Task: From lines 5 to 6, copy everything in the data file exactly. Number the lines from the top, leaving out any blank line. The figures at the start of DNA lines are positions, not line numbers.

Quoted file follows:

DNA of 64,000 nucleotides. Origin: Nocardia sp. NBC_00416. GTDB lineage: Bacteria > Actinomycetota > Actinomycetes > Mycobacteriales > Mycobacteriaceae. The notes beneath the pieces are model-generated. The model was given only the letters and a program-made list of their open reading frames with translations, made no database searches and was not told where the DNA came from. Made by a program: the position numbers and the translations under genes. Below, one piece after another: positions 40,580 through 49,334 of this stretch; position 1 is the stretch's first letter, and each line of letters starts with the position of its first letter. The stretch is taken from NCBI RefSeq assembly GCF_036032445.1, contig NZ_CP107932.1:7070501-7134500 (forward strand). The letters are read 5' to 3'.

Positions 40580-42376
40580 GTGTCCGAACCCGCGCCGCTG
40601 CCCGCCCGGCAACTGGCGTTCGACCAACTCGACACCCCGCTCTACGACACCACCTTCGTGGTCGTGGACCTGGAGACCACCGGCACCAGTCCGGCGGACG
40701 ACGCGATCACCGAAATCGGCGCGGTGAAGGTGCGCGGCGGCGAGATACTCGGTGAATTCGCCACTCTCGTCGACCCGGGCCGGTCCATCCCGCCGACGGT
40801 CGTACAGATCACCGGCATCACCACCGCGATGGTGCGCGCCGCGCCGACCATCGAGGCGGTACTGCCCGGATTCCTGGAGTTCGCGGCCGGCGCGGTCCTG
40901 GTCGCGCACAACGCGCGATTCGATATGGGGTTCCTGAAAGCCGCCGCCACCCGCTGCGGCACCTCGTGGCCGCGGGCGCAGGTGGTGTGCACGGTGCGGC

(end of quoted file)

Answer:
40701 ACGCGATCACCGAAATCGGCGCGGTGAAGGTGCGCGGCGGCGAGATACTCGGTGAATTCGCCACTCTCGTCGACCCGGGCCGGTCCATCCCGCCGACGGT
40801 CGTACAGATCACCGGCATCACCACCGCGATGGTGCGCGCCGCGCCGACCATCGAGGCGGTACTGCCCGGATTCCTGGAGTTCGCGGCCGGCGCGGTCCTG